2. A Model of Regional and International Tourism with Congestion
2.1. Model Setup
In this section, we develop a model that includes three types of tourists: local, regional and international. For obtaining results, we use the dependency model of trade and incorporate congestion in a novel and very tractable manner. This allows us to capture the effects of all types of tourism on the environment—mainly congestion. The system designed can be used for more general purposes.
The aggregate utility function with congestion for the club good is given below:
The above utility function is assumed to be strictly concave. The terms DN and M denote the consumption of the non-traded and imported good respectively. Note that other goods are ignored to keep the model as simple as possible to derive the important results and insights of the paper. In the spirit of Lancaster (1966) on characteristics in demand theory, we introduce a variable for capturing congestion and label it as . Furthermore, is assumed to lie in the closed interval of 0 and 1, that is, . In the extreme case of being one, there is so much congestion that the visitors cannot see the Pandas or the TajMahal at all. It is like having traffic jams where one may be sitting in the car for several hours. Recall the state of traffic jams in Bangkok where portable toilets were being provided in cars to alleviate some of the problems posed by traffic jams. When is zero then the system results to a state where there is no congestion. Throughout the paper we shall take the view that is above the tolerable limit of congestion. This is a unique way of capturing congestion and, to our knowledge, congestion has not been captured in this way. This technique may also be used for analyzing the quality of a product.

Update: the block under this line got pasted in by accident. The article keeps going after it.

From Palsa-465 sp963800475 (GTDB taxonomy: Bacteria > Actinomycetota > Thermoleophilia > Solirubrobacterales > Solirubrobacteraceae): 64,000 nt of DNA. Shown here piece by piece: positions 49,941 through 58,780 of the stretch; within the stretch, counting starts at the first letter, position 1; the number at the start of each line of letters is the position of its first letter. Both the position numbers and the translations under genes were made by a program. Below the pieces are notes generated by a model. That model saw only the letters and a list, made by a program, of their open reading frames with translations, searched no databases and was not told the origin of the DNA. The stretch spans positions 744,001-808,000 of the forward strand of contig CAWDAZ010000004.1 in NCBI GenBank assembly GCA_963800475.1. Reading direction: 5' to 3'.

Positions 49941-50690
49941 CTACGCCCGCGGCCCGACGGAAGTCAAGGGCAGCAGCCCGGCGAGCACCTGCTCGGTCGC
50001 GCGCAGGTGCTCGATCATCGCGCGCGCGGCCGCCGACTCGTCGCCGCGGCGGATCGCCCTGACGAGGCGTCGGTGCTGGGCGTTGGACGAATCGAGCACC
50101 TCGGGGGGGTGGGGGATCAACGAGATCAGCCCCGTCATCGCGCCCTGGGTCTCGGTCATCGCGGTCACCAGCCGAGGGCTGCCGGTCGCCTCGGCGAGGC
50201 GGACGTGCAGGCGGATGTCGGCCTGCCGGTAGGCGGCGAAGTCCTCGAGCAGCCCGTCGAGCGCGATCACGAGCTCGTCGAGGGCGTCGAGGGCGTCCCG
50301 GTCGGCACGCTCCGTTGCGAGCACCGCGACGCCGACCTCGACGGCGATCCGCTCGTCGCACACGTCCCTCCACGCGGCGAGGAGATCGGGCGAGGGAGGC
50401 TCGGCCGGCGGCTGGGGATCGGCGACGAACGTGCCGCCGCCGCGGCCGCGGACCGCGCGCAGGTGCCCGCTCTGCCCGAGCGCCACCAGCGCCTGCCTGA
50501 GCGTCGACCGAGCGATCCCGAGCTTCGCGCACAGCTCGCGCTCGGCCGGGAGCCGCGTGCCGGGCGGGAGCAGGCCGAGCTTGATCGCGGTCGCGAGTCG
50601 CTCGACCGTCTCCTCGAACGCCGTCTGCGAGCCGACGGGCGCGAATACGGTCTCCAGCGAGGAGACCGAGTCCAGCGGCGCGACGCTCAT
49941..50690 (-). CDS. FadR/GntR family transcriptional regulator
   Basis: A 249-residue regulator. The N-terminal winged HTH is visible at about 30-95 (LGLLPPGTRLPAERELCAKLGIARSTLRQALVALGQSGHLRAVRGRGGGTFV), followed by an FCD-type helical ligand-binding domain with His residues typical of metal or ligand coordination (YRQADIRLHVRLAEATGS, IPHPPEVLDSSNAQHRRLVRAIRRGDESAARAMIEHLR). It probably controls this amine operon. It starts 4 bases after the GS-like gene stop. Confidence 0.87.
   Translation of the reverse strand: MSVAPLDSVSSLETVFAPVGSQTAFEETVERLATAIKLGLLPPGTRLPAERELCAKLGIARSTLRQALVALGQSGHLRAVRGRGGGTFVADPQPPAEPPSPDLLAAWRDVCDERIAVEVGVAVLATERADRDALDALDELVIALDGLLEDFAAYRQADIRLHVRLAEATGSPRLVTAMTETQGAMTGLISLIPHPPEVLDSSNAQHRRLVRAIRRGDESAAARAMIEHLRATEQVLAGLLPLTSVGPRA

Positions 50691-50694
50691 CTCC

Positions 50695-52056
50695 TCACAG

Three types of agents consume the club good. These agents are identified by belonging to a certain geographical location: local residents, visitors from some other region of a country and overseas tourists. The price of the imported good; is taken to be the numeraire. From the first order conditions for maximization, it follows that:
where and denote marginal utility of the relevant good.
The marginal disutility from congestion is . The relative price of is denoted by P’. In the absence of congestion, this price does not exist. In a freely competitive market where property rights on congestion are not defined this price is not observed but exists as a shadow price. A consumer sees Pandas or TajMahal given the state of congestion captured by .
Now we introduce the production side of this model. The economy produces two goods: and with the help of labour and capital. Commodity is the non-traded club type good. The production functions are assumed strictly neo-classical and given below:
where denotes capital and labour used in producing good respectively. It is assumed that the entire production of commodity, , is exported. So the local consumers do not consume any . The non-traded good, is consumed by local residents, regional tourists and international tourists.
Market clearing requires that supply equals demand, therefore, in equilibrium
where, , , and denote consumption of the non-traded good by local residents, regional tourists and overseas visitors respectively. The national income equation from the production side is given below, where Y denotes real income.
The balance of payments condition is given below:
where, M denotes imports, the consumption of the non-traded good by overseas tourists and the exports of good 2 respectively. , as the numeraire, is omitted.